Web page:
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The Six-Day War of 1899Hong Kong in the Age of Imperialism$
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Patrick H. Hase

Print publication date: 2008

Print ISBN-13: 9789622098992

Published to Hong Kong Scholarship Online: September 2011

DOI: 10.5790/hongkong/9789622098992.001.0001

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PRINTED FROM HONG KONG SCHOLARSHIP ONLINE (www.hongkong.universitypressscholarship.com). (c) Copyright Hong Kong University Press, 2022. An individual user may print out a PDF of a single chapter of a monograph in HKSO for personal use.date: 30 June 2022

The Aftermath of the War

The Aftermath of the War

(p.185) 8 The Aftermath of the War
The Six-Day War of 1899

Patrick H. Hase

Hong Kong University Press

As soon as the Six-Day War was over, the Governor Sir Henry Blake did what he could to get the whole episode forgotten. The Governor made it clear that he was going to withdraw half the British military from the New Territories immediately and most of the rest as soon as the Police could arrive there. James Stewart Lockhart wrote to the Governor, stating that the area should be kept under military control for longer. Blake's policy towards the New Territories quickly became settled Hong Kong Government policy towards the area. The Hong Kong Government quickly found that Blake's easy and amicable administration was very well received by the villagers: Lockhart's contention, that only a hard-line Chinese-style Confucian administration would be understood or respected was quickly found to be wrong. The War was thus to be forgotten, and does not seem to have affected local affairs or the views and culture of the local administration in any significant way.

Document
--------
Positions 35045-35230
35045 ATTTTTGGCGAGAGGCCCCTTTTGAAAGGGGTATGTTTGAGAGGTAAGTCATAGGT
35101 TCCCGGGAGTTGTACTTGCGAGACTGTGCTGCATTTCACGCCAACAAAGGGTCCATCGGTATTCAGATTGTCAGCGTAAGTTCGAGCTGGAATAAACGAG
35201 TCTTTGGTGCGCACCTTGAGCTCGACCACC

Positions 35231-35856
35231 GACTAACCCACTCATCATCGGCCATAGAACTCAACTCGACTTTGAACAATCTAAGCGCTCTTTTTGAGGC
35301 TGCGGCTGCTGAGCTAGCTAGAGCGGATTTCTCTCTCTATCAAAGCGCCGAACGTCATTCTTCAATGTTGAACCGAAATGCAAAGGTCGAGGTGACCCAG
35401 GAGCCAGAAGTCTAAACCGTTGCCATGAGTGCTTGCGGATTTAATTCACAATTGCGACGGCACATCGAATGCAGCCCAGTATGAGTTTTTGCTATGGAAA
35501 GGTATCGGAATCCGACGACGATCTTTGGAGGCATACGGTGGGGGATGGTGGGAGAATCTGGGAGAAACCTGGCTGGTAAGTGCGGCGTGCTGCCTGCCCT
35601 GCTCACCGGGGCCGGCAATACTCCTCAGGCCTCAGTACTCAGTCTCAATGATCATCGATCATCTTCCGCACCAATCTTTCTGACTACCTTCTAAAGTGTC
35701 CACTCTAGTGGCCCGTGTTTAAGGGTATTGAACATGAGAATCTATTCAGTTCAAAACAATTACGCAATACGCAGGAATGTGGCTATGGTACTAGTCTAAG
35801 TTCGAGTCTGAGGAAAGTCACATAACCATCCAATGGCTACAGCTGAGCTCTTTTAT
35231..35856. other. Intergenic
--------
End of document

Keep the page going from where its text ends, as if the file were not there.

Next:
Keywords:   Six-Day War, Sir Henry Blake, James Stewart Lockhart, British military, New Territories, Hong Kong Government, government policy

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